In the summers when the pumpkin patch would bloom, my grandmother would watch with hawk eyes, expertly pointing out the male and female blossoms. The swollen female blossoms were tended to very lovingly, they would after all be the providers of sweet, juicy and delicious pumpkins. By mid summer fully grown pumpkins will be basking and ripening under the summer sun.
Already pumpkin starts figuring heavily on the family lunch menu. Few of the male blossoms have been roasted and incorporated into chutneys, few precious one have been batter fried, pumpkin leaves are chopped up and cooked into stir fries, the family not wasting any part of the pumpkin prelude.
A good harvest will mean all kinds of stews, chutneys and curries made of pumpkin. Even then a few pumpkins are too ripe and too sweet for curries, these are grated and boiled with milk, sugar, and cardamom, until they are caramalised and then eaten as halwa. Some pumpkins are chopped, steamed, mildly spiced and then sun dried, to be fried later as snacks or a crunchy accompaniment to an elaborate sunday lunch. And always, always a pumpkin or two were allowed to ripen, and, the seeds from these, dried, mixed with ash, wrapped in a piece of newspaper, secured with jute cord and put away for another summer.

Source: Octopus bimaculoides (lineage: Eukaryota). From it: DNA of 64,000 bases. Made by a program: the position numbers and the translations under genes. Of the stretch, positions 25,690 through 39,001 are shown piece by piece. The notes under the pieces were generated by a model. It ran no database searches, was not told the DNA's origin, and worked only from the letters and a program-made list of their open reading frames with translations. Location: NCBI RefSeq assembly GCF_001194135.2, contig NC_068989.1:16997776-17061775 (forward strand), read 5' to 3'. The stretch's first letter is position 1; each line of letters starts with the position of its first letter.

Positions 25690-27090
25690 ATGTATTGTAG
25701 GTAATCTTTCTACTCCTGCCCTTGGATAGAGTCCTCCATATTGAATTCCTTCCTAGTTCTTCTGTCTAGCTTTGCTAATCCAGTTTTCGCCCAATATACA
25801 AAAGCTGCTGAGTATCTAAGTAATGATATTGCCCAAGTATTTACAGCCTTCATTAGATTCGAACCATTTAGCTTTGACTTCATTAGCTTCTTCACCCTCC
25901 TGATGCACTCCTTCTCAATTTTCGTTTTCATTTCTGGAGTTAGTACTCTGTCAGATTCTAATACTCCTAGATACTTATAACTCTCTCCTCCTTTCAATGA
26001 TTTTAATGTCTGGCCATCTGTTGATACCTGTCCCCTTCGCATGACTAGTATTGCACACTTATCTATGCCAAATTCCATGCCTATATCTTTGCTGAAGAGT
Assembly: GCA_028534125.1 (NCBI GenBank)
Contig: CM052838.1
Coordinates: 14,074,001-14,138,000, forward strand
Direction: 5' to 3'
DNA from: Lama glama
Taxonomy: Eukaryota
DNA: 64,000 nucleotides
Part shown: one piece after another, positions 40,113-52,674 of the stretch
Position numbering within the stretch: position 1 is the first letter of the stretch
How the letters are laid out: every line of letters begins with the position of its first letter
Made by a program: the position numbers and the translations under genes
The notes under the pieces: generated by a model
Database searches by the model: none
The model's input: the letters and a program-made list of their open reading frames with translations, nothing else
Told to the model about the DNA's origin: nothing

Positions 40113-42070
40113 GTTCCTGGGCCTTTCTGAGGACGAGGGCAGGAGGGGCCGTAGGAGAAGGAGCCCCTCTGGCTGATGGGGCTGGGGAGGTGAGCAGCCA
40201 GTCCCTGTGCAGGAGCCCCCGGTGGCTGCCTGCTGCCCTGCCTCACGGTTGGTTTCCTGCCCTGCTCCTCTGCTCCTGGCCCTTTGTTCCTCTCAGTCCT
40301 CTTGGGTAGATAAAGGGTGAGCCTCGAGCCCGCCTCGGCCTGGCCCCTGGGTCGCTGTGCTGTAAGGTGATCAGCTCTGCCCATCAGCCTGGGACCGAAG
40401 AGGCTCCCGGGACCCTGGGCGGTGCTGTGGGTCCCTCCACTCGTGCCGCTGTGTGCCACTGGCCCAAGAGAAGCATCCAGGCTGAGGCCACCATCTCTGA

Pumpkin pachchadi is just another regular home food that was prepared by my grandmother who had the greatest task of all, cooking up all the summer pumpkins and making sure it always tasted different, exciting and delicious.
2 cups pumpkin, chopped
1 cup coconut, grated
1/2 cup yoghurt, whipped
1 tablesoon whole mustard
1 teaspoon turmeric
Salt to taste
1 tablespoon coconut oil/cooking oil
1 teaspoon whole mustard seeds
1 sprig curry leaves
2 sun dried whole, red chilly
1. In a covered saucepan, on medium heat, cook the chopped pumpkin along with salt, turmeric and a sprinkling of water until soft.
2. In the meantime, make a coarse paste of grated coconut, mustard and yoghurt, in your blender.
3. When the pumpkin is cooked, reduce the flame to a low, add the coconut mustard paste, and combine. Cover and let simmer for about 2, 3 minutes.
4. For the seasoning, heat oil in another saucepan, fry the mustard, red chilly and curry leaves, and pour over the cooked pachchadi.
Pachchadi is a great accompaniment to a meal, ofcourse it can be the main meal as well. This particular pachchadi combines 6 tastes, sweetness from the pumpkin, pungency of mustard, tartness from curds, salt and spice from the chilly, the addition of turmeric ofcourse always take care of the three basic tastes in any case – bitter, pungent & astringent.